Teaching of science must be recalibrated

Irish second-level education needs far more investment in professional technical skills and laboratory facilities

Ireland's taxpayers have poured hundreds of millions of euro into scientific research over the past decade and we now rank as a global knowledge leader. The Government's plan, through Science Foundation Ireland, is to place scientific research "at the core of Irish society".

So, should today’s children expect the opportunity to participate in powering forward Ireland’s reputation? And are we giving the next generation of scientists a fair shake at science?

There is broad recognition that science at primary- and second-level education is important in sustaining the “knowledge economy” and producing future generations of top science graduates. SFI, for example, runs various programmes to support science in our schools. How well we are doing on this front, though, is not clear.

According to the country’s science teachers, there are significant challenges in second-level education that should pose concerns for science, technology, engineering and mathematics.


Of the approximately 50,000 Leaving Cert students in 2013, only 4,832 took higher-level physics and 6,756 took higher-level chemistry. "This is very worrying," says Mary Mullaghy, chairwoman of the Irish Science Teachers' Association. "These are key subjects required by our high-tech industries."

Professional development
The key to solving this problem, she says, is for greater government support of continuing professional development programmes for teachers.

The Teachers' Professional Network, funded by the Department of Education and Skills, is "an excellent system as it provides funding directly to the subject associations to organise continuing professional development", says Ms Mullaghy. "Unfortunately, many of the activities that the members of our organisation request are not deemed suitable for [Teachers' Professional Network] funding," she added.

Since 2006, the teachers’ association has received €212,494 for various continuing professional development initiatives, according to records at the department and only one initiative put forward by the association in 2012 was not supported, according to a department spokeswoman.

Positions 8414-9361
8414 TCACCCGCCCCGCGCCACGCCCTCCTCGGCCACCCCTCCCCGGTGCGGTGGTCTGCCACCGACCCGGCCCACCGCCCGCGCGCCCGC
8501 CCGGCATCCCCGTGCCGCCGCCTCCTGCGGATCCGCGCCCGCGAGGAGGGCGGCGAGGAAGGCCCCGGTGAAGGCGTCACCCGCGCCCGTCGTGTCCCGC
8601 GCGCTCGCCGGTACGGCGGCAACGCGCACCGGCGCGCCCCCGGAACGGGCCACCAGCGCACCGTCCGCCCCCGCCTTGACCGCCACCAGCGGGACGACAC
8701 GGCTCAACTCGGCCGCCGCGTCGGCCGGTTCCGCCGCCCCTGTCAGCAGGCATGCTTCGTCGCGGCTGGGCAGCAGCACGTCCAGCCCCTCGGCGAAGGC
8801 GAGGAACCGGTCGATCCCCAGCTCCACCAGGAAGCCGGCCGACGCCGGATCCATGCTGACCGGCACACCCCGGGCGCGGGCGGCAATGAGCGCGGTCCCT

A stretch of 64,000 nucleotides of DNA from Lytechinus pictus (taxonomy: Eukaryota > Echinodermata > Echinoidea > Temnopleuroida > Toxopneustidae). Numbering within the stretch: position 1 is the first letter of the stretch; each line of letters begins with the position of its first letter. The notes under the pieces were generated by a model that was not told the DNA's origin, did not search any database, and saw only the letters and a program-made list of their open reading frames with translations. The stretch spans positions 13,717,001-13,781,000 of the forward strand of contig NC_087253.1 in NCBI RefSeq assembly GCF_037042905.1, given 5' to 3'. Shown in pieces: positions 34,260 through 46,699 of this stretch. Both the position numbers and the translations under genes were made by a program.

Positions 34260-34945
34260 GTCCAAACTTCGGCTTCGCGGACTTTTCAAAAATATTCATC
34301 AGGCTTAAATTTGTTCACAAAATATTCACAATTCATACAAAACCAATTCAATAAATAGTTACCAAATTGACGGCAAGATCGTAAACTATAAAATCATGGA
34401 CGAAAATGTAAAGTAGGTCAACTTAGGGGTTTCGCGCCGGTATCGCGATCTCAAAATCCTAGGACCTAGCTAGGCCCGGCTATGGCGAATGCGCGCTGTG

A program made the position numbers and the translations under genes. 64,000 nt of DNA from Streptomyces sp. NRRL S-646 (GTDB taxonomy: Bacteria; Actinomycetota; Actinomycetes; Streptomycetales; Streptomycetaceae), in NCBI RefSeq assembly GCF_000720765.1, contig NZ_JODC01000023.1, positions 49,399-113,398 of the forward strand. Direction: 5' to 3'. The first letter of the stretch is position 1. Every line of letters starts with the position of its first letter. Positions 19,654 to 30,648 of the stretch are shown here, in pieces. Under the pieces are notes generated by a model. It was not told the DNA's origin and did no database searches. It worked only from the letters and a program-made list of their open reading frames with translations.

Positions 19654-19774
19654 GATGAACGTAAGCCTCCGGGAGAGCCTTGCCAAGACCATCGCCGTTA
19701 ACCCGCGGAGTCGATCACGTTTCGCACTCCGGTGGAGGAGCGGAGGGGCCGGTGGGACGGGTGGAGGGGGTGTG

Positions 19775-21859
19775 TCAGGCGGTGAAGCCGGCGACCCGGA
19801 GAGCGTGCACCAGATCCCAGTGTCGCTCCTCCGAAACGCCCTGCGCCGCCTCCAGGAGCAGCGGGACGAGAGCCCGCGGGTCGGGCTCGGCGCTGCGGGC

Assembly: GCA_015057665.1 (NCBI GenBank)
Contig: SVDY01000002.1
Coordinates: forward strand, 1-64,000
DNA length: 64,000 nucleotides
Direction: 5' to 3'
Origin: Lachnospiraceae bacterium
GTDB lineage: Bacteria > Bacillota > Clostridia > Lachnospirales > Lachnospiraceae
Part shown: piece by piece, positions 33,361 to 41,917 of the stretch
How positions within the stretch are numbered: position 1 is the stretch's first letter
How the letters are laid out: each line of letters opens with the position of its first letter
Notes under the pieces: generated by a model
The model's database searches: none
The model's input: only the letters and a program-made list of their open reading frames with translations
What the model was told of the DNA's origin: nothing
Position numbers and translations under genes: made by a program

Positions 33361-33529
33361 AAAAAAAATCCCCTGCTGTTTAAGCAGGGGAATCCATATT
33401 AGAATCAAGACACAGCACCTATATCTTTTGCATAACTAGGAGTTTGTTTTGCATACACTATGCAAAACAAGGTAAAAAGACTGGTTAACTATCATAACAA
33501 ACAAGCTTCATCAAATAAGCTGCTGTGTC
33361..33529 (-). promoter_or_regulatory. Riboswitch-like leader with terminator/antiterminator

A further barrier to the uptake of science, technology, engineering and mathematics subjects, according to the science teachers, is that Leaving Cert students are prohibited from opting for combined physics and chemistry along with either of the separate physics or chemistry subjects. This should be changed so that “in schools where either physics or chemistry is not taught, students should have the opportunity to gain exposure in the second subject by also taking the combined course”, according to Ms Mullaghy.

Lab facilities
The issue of technical support is also raised by science teachers. There are rarely science technicians in schools in the Republic, unlike in Northern Ireland or the UK. But it is the state of science labs and facilities in our schools that tops the agenda with teachers and principals.

"There has been a significant investment by the department in upgrading labs," says Clive Byrne, director of the National Association of Principals and Deputy Principals. The focus had moved away from "just chalk and talk", he said. There were, however, pressures on equipment budgets and "access to labs was a big constraint".

According to the association, individual schools have very different standards of science facilities, “ranging from the use of general classrooms and prefabs as science rooms to the opposite end where some schools have high-spec laboratory facilities”, and the cost of running a lab or replacing broken equipment outstrips available budgets.

Post-primary schools which provide science, technology, engineering and mathematics subjects in Leaving Cert classes receive a programme grant of €13 per student per science subject taken, according to the department spokeswoman.

The provision of science labs is included in the architectural design of all new post-primary schools and funding may also be provided to existing schools.

According to the science teachers, however, laboratories need to be “brought up to a minimum standard required to teach all of the mandatory practical work required by the Leaving Cert physics, chemistry and biology syllabuses”.

SFI will shortly reveal the identity of the first of several “iconic scientists” to be attracted to Ireland to set up major new research groups. Meanwhile, Ireland received an “average” rating in the most recent Programme for International Student Assessment. The question is whether the future icons of science hail from our own classrooms.

Dr Gavin Collins (@gcollinsgalway) is based at NUI Galway and is on placement at The Irish Times as a British Science Association Media Fellow, in collaboration with Science Foundation Ireland